DENVER — Advocates and parents of children with autism continue to call on state workers and leaders to address funding issues that are pushing autism service providers out of the state.
Dozens visited the Colorado State Capitol Wednesday, as representatives from Colorado’s Medicaid program — called the Department of Health Care Policy and Financing (HCPF) — presented to state lawmakers in the Joint Budget Committee. This follows one of the largest providers of Applied Behavior Analysis (ABA) services, Hopebridge Autism Therapy, pulling out of Colorado earlier this summer.
Centers for families with autism leaving Colorado, citing lack of needed funding
6:35 PM, Jul 26, 2023
Karmen Peak, a mother of two young children with autism in Greeley, called the situation a “crisis.”
Peak saw tremendous growth for her older son through ABA last year, and was planning on having her younger daughter start in it this year. Then, this summer, she received a letter from Hopebridge informing her the service would no longer be available.
“I am still heartbroken about Hopebridge closing, like that was our choice to be there,” Peak said. “We didn’t expect it. So it’s terrible. It’s terrible.”
In a statement this summer, Hopebridge blamed funding rates from the state that haven’t kept up with rising operational costs.
“We rely heavily on the reimbursement rates from Colorado Medicaid to fund the costs for quality labor, supplies, and facilities,” the statement from Hopebridge read. “Medicaid reimbursement rates are typically below that of commercial payers but in Colorado, these lower rates are coupled with inflation and cost of living rates that are 20% higher than any other state we serve… Hopebridge has worked for years to negotiate for a stronger reimbursement rate in Colorado, with no success. Though we are withdrawing ABA therapies from Colorado at this time, we will never stop fighting for these children.”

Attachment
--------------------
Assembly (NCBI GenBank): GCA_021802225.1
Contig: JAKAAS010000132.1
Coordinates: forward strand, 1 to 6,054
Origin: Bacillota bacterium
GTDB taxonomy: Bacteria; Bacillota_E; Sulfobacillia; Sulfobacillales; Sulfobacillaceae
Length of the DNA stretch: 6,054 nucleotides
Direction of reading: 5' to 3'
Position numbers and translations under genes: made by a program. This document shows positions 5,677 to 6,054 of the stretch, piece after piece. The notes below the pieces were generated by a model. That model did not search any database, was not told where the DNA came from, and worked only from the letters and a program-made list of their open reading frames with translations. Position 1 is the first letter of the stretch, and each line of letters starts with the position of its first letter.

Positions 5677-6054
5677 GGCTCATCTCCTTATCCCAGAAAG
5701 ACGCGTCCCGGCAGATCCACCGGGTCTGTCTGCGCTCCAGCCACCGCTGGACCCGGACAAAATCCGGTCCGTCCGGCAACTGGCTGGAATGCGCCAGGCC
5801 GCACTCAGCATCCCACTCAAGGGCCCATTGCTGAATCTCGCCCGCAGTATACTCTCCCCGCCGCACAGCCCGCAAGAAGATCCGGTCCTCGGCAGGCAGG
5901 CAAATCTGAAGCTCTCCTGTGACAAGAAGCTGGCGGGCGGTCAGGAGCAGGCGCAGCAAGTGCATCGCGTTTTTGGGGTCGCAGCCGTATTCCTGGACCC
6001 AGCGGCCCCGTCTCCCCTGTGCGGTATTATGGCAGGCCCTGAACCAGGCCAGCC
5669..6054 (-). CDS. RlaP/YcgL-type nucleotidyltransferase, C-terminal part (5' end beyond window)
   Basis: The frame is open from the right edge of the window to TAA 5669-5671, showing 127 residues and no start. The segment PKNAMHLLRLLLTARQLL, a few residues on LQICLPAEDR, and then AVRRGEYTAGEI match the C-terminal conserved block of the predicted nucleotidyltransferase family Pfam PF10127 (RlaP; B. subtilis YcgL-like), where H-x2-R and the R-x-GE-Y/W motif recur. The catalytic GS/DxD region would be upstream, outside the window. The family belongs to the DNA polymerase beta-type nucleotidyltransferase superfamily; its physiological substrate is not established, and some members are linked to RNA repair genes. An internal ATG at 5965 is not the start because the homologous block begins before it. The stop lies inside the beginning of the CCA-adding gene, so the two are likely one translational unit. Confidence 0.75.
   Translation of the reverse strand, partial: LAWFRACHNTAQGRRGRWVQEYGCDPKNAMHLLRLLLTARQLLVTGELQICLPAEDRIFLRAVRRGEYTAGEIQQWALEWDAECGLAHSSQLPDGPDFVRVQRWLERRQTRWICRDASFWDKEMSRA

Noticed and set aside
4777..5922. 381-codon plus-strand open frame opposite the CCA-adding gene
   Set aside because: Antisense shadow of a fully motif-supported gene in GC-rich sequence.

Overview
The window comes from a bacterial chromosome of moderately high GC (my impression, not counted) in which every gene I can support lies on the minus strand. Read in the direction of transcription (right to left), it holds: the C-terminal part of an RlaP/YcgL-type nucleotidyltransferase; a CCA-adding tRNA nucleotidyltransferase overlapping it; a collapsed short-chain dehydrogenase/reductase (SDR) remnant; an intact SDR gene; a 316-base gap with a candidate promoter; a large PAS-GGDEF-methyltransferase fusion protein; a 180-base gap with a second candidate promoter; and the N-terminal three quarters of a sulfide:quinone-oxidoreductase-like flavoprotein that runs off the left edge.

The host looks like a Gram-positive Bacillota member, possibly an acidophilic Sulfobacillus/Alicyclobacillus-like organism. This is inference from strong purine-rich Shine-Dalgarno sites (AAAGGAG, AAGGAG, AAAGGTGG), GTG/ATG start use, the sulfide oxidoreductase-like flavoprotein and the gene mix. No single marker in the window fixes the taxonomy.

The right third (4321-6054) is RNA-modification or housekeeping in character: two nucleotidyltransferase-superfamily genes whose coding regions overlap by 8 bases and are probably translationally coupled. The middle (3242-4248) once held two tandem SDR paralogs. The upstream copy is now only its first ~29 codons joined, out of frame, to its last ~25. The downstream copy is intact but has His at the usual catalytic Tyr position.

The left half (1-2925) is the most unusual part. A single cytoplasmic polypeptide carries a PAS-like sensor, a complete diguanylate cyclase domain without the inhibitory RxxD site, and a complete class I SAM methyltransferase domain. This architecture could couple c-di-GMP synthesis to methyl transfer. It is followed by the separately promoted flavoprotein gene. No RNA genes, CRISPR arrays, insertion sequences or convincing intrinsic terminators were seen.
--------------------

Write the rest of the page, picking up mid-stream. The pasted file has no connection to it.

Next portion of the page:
Peak said she has noticed regression in her kids without ABA services, including increased behavioral and language issues.
“Damage has been done for my family and kids,” she said.
The rates of funding for providers are set by state lawmakers through its budgeting process, which takes place during the legislative session each year. However, a meeting of the Joint Budget Committee (JBC) was held Wednesday, in which representatives from HCPF addressed lawmakers on the situation. Peak and dozens of other parents and advocates traveled to the Capitol as visual plea for lawmakers to provide the money needed to keep Colorado’s remaining ABA providers open.
Ken Winn, president of the Colorado Association for Behavior Analysis, attended the meeting at the Capitol and has worked in the field for years. He said Colorado is facing an emergency with its loss in autism care.
“We’re seeing waitlists of six to eight months, or a year, for [autism services],” Winn said. “So, this is just going to exacerbate that.”
There was no official progress made at the JBC meeting, but both Winn and Peak said lawmakers shared concern and support for fixing the issue. However, lawmakers are unable to provide the money — which would be deemed “supplemental funding” outside of the legislative session — without an official request from the executive branch. Winn, Peak and other advocates are now calling on Governor Jared Polis and administrators at HCPF to make this request, and not wait for next year’s legislative session to increase funding.
In a statement to Denver7, a spokesperson for HCPF said the agency does not believe this request will meet the legal threshold for an emergency supplemental funding request, and that it would continue discussions for provider funding increases “as part of the regular budget process.”
“Our priority is to ensure children with Autism Spectrum Disorder (ASD) who are covered by Health First Colorado (Colorado’s Medicaid program) have access to the services and supports that they need to rise and thrive,” the statement read. “Our Medicaid Director has been meeting with families and providers this week to hear their concerns directly.”
A spokesperson for the governor’s office referred Denver7 to HCPF for comment.
For her part, Peak now feels lucky. Just this week, she was able to line up in-home ABA care for her two kids. For the other families still stuck on waitlists, though, she said a fix can’t come soon enough.
“It’s really, really important. Any kind of lapse is just totally detrimental,” she said. “And, it’s not okay.”